Profiles of reminiscence among older adults: Perceived stress, life attitudes, and personality variables

Philippe Cappeliez, Norm O'Rourke

Research output: Contribution to journalArticlepeer-review

18 Scopus citations


The goal of the present study was to identify subgroups of older participants on the basis of unique configurations of variables among functions of reminiscence, personality traits, life attitudes, and perceived stress by means of cluster analysis. Ninety-three older adults (M = 66.7 years of age) completed the NEO-Five Factor Inventory, the Life Attitude Profile-Revised, the Reminiscence Functions Scale, and the Psychological State of Stress Measure. Cluster membership was determined on the basis of intra-personal functions of reminiscence (Boredom Reduction, Death Preparation, Identity, Bitterness Revival). These groups were subsequently compared on personality traits (Neuroticism, Extraversion, Openness to experience), life attitudes (Existential Vacuum, Goal Seeking), and perceived stress. Three distinct groupings emerged. A greater tendency to ruminate about negative memories and lower extraversion characterized the negative reminiscers. Higher frequency of reminiscence related to issues of identity, life meaning and death, together with a tendency toward openness to experience, typified the meaning seekers. Lower reminiscence frequency for each of the four functions, combined with lower perceived stress and neuroticism, characterized the infrequent reminiscers. These results are interpreted in terms of differential patterns of coping and adaptation.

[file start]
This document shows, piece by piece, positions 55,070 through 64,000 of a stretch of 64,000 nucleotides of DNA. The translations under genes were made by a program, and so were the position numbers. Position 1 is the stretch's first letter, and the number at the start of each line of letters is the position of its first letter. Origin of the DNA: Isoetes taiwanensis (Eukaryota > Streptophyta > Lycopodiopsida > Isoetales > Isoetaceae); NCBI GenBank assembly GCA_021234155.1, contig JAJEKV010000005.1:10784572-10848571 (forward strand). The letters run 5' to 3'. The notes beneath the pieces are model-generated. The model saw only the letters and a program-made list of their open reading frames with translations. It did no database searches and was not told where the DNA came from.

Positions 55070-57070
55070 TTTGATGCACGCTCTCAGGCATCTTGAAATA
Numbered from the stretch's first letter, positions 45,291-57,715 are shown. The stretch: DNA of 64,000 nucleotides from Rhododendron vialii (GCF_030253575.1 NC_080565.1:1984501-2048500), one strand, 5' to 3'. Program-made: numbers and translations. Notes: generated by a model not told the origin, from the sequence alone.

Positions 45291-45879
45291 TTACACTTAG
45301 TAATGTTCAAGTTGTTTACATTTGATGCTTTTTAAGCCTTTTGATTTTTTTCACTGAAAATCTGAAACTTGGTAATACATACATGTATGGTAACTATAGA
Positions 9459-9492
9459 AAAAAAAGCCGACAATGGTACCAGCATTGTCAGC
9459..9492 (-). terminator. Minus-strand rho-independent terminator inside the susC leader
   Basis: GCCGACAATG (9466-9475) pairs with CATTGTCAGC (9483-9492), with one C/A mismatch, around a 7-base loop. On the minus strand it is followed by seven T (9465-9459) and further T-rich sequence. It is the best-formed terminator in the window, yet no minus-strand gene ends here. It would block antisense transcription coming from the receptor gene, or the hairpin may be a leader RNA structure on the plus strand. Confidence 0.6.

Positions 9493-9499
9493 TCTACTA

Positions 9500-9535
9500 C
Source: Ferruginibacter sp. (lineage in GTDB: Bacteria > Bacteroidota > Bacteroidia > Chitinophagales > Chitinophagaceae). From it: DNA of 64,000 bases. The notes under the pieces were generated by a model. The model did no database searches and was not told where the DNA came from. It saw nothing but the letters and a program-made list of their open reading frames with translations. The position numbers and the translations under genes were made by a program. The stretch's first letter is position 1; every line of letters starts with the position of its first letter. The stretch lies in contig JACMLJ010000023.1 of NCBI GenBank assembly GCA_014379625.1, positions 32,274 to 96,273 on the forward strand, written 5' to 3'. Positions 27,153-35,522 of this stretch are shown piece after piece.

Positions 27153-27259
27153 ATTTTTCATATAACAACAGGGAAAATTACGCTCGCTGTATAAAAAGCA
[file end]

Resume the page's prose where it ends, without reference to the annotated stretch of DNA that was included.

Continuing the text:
Original languageEnglish
Pages (from-to)255-266
Number of pages12
JournalInternational Journal of Aging and Human Development
Issue number4
StatePublished - 23 Sep 2002
Externally publishedYes

ASJC Scopus subject areas

  • Aging
  • Developmental and Educational Psychology
  • Geriatrics and Gerontology


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